Well, feedback from readers has led us to bring back a previously regular slot Hot Shots, looking at the people behind the productions and our industry.  This month we're focusing on Susan Scott, a full member of SAGE, well-known for her expertise in cutting documentaries and talking to her about her latest project, a wildlife documentary about dolphins for National Geographic.

Decade-old South African Guild of Editors (SAGE), a voluntary, non-profit organisation, has become a recognised player in the film and television industry. With more than 100 members, including film and video picture editors and assistant editors, the Guild represents most of the best talent in feature film, TV drama, documentary, insert, online and sound editing in South Africa today. These members include Artes, Avanti and M-Net All-Africa award winners and nominees.

With over 10 years of experience cutting documentaries, Susan Scott is a full member of SAGE and has a serious list of credentials, including being a member of the Avid Beta Testing team in the USA (1997-1999), and winning an apprenticeship with an A.C.E. editor in Washington DC (1995-1996).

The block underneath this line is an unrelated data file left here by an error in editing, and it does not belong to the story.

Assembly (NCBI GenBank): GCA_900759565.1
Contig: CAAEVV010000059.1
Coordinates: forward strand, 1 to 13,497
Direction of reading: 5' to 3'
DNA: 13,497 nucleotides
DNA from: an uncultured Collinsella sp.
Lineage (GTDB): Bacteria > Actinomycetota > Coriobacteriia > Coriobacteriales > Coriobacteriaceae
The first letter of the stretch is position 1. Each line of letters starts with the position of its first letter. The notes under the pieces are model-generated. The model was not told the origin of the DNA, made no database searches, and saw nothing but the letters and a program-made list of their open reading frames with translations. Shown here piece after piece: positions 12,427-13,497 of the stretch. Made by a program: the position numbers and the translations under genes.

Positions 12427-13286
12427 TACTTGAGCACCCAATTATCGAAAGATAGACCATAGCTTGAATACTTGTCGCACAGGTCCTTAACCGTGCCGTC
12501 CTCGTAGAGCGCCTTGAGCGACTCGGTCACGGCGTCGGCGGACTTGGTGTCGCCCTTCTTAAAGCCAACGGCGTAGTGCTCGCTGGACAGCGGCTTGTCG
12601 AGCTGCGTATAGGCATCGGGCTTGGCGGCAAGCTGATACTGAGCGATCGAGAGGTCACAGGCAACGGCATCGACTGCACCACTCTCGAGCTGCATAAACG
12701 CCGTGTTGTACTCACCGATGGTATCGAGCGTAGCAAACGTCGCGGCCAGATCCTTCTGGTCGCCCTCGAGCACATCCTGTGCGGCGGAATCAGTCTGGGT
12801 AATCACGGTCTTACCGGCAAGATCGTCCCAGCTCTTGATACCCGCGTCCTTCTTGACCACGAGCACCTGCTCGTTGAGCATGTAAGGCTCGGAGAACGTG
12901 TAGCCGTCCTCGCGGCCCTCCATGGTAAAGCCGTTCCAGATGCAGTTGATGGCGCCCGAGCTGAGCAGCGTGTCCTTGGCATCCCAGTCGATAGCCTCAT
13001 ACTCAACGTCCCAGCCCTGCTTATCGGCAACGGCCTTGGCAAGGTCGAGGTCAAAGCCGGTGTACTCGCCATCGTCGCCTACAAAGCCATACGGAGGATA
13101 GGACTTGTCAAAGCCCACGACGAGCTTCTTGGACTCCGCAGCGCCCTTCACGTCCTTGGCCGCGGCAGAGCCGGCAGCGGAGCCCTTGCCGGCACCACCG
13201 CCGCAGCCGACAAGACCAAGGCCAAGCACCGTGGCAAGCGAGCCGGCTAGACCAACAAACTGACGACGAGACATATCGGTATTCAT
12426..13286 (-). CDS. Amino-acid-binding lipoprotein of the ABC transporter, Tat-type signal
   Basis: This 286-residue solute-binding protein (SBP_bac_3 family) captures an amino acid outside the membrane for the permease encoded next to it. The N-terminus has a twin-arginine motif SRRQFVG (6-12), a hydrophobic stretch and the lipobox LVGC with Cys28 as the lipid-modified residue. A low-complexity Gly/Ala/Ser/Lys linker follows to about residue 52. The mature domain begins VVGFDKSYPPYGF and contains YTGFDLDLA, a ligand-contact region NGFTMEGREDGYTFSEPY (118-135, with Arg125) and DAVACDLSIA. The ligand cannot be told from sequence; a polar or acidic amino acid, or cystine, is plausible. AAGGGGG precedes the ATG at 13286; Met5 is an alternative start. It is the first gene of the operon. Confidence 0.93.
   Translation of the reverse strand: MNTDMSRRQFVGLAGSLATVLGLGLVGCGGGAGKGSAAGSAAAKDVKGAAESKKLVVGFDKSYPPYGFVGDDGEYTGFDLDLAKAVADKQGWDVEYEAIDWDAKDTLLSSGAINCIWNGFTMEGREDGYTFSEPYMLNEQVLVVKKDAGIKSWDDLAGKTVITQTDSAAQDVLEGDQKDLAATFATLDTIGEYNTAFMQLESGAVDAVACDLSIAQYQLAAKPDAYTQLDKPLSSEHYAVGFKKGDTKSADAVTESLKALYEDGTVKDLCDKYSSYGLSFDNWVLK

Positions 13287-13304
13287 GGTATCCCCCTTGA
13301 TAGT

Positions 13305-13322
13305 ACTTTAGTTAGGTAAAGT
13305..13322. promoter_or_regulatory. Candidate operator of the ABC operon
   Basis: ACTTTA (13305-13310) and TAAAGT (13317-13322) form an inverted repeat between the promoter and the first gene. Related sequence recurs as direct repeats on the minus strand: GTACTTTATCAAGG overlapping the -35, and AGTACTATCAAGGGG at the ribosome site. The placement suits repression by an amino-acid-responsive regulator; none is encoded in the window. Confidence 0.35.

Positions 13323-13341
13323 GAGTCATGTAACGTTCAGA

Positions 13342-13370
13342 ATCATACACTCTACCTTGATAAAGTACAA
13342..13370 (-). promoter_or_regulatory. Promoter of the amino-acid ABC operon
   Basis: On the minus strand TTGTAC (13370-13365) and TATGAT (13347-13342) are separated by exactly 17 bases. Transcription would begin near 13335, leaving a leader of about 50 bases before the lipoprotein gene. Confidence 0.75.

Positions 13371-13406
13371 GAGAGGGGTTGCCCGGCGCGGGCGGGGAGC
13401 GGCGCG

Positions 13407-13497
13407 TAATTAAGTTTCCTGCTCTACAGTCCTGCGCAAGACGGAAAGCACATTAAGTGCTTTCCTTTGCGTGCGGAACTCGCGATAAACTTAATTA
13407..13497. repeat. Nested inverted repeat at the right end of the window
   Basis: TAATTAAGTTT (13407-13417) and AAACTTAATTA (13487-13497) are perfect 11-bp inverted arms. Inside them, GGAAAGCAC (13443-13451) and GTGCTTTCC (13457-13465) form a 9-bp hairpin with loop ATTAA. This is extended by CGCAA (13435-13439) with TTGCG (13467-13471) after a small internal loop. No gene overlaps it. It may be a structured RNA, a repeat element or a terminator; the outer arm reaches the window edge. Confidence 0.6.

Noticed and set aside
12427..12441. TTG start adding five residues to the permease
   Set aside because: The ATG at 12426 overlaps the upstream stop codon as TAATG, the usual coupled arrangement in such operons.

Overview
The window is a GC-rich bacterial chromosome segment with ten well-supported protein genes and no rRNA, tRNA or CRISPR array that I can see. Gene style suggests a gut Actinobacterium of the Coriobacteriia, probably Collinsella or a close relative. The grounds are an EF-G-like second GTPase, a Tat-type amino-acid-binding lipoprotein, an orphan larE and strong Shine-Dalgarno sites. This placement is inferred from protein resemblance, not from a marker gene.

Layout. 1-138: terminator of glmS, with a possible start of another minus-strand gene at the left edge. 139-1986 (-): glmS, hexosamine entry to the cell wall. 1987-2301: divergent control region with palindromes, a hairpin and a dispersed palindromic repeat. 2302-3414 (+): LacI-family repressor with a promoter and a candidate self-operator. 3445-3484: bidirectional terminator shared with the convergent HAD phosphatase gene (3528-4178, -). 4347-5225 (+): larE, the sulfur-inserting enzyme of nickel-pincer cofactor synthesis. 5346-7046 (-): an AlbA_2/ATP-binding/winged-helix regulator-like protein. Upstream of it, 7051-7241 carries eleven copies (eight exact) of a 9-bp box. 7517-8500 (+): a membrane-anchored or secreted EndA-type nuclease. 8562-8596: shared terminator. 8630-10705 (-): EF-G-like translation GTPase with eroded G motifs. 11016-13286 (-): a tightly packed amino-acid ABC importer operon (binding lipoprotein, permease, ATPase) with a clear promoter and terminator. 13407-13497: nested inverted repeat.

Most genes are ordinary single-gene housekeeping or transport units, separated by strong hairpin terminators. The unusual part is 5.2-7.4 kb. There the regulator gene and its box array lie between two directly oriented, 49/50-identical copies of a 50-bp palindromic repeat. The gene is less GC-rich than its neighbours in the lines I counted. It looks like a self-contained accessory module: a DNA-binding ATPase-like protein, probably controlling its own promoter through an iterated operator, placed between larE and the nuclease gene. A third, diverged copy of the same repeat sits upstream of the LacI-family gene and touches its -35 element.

What is it she loves about what she does and the industry?  "Every project is so totally different from the last one.  I'm an information junkie and love learning as much as I can about what it is that I'm cutting on...I've learned so much subject matter on the films I've cut (of course that does mean that I'm incredibly boring at dinner parties!), plus the producers, writers and directors in our industry are intellectual creatives that are fun to be around....it's inspiring to be in the presence of so many bright minds. I can't think of another job that is more creative, educational and motivationally inspiring than editing.